Video Americans Sharpen Focus on Terrorism

Washington will be quieter than usual this week due to the Thanksgiving holiday, even as Americans across the nation register heightened concerns over possible terrorist threats. VOA’s Michael Bowman reports new polling data from ABC News and the Washington Post newspaper show an electorate increasingly focused on security issues after the deadly Islamic State attacks in Paris.

Video World Leaders Head to Paris for Climate Deal

Heads of state from nearly 80 countries are heading to Paris (November 30-December 11) to craft a global climate change agreement. The new accord will replace the Kyoto Protocol on Climate Change that expired in 2012.

Video Uncertain Future for Syrian Refugee Resettlement in Illinois

For the trickle of Syrian refugees finding new homes in the Midwest city of Chicago, the call to end resettlement in many U.S. states is adding another dimension to their long journey fleeing war. Organizations working to help them integrate say the backlash since the Paris attacks is both harming and helping their efforts to provide refugees sanctuary. VOA's Kane Farabaugh reports.

Video Creating Physical Virtual Reality With Tiny Drones

As many computer gamers know, virtual reality is a three-dimensional picture, projected inside special googles. It can fool your brain into thinking the computer world is the real world. But If you try to touch it, it’s not there. Now Canadian researchers say it may be possible to create a physical virtual reality using tiny drones. VOA’s George Putic reports.

Video New American Indian Village Takes Visitors Back in Time

There is precious little opportunity to experience what life was like in the United States before its colonization by European settlers. Now, an American Indian village built in a park outside Washington is taking visitors back in time to experience the way of life of America's indigenous people. Carol Pearson narrates this report from VOA's June Soh.

Video Even With Hometown Liberated, Yazidi Refugees Fear Return

While the northern Iraqi town of Sinjar has been liberated from Islamic State forces, it's not clear whether Yazidi residents who fled the militants will now return home. VOA’s Mahmut Bozarslan talked with Yazidis, a religious and ethnic minority, at a Turkish refugee camp in Diyarbakır. Robert Raffaele narrates his report.

Video Nairobi Tailors Make Pope Francis’ Vestments

To ensure the pope is properly attired during his visit, the Kenya Conference of Catholic Bishops asked the Dolly Craft Sewing Project in the Nairobi slum of Kangemi to make the pope's vestments, the garments he will wear during the various ceremonies. Jill Craig reports.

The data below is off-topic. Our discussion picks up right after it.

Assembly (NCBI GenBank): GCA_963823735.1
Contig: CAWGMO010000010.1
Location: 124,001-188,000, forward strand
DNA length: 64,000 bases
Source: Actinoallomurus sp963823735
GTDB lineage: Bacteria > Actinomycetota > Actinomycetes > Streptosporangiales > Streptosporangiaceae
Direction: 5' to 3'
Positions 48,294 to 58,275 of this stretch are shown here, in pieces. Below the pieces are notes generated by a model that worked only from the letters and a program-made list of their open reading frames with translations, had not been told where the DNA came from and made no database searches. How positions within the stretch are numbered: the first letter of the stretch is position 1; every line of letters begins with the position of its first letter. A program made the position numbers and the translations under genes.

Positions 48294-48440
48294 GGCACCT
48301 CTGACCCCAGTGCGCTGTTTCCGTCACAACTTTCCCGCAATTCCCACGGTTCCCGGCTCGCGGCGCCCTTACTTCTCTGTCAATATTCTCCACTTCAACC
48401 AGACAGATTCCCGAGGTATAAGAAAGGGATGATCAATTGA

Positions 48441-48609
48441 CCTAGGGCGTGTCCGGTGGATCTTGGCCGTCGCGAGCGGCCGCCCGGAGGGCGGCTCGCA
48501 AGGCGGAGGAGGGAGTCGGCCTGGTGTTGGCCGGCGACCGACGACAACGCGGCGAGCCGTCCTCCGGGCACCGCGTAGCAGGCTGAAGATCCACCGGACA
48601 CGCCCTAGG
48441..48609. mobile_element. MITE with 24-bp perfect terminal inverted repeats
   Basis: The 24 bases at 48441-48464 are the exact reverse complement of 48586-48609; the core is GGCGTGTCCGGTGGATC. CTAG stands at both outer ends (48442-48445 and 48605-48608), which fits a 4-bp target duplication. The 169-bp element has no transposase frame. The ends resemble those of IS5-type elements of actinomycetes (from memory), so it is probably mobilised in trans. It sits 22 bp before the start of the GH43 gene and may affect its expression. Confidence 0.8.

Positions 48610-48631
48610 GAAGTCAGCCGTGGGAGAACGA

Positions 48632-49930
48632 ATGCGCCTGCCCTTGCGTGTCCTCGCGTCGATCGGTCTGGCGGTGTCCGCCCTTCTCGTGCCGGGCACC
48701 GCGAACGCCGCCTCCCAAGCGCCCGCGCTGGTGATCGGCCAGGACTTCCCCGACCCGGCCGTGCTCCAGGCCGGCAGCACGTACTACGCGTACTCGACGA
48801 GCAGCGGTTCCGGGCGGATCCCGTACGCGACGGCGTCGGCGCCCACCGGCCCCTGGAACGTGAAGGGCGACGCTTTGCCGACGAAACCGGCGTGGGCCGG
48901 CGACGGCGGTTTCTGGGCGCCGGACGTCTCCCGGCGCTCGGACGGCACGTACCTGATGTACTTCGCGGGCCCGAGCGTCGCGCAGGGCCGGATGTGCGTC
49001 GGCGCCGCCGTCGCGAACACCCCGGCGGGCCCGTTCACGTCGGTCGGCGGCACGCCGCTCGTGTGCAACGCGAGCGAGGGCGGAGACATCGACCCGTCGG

Video Cross-Border Terrorism Puts Europe’s Passport-Free Travel in Doubt

The fallout from the Islamic State terror attacks in Paris has put the future of Europe’s passport-free travel area, known as the "Schengen Zone," in doubt. Several of the perpetrators were known to intelligence agencies, but were not intercepted. Henry Ridgwell reports from London European ministers are to hold an emergency meeting Friday in Brussels to look at ways of improving security.

Video El Niño Brings Unexpected Fish From Mexico to California

Fish in an unexpected spectrum of sizes, shapes and colors are moving north, through El Niño's warm currents from Mexican waters to the Pacific Ocean off California’s coast. El Nino is the periodic warming of the eastern and central Pacific Ocean. As Faiza Elmasry tells us, this phenomenon thrills scientists and gives anglers the chance of a once-in-a-lifetime big catch. Faith Lapidus narrates.

Video Terrorism in Many Forms Continues to Plague Africa

While the world's attention is on Paris in the wake of Friday night's deadly attacks, terrorism from various sides remains a looming threat in many African countries. Nigerian cities have been targeted this week by attacks many believe were staged by the violent Islamist group Boko Haram. In addition, residents in many regions are forced to flee their homes as they are terrorized by armed militias. Zlatica Hoke reports.

Video Study: Underage Marriage Rate Higher for Females in Pakistan

While attitudes about the societal role of females in Pakistan are evolving, research by child advocacy group Plan International suggests that underage marriage of girls remains a particularly big issue in the country. VOA’s Ayesha Tanzeem reports how such marriages leads to further social problems.

VOA Blogs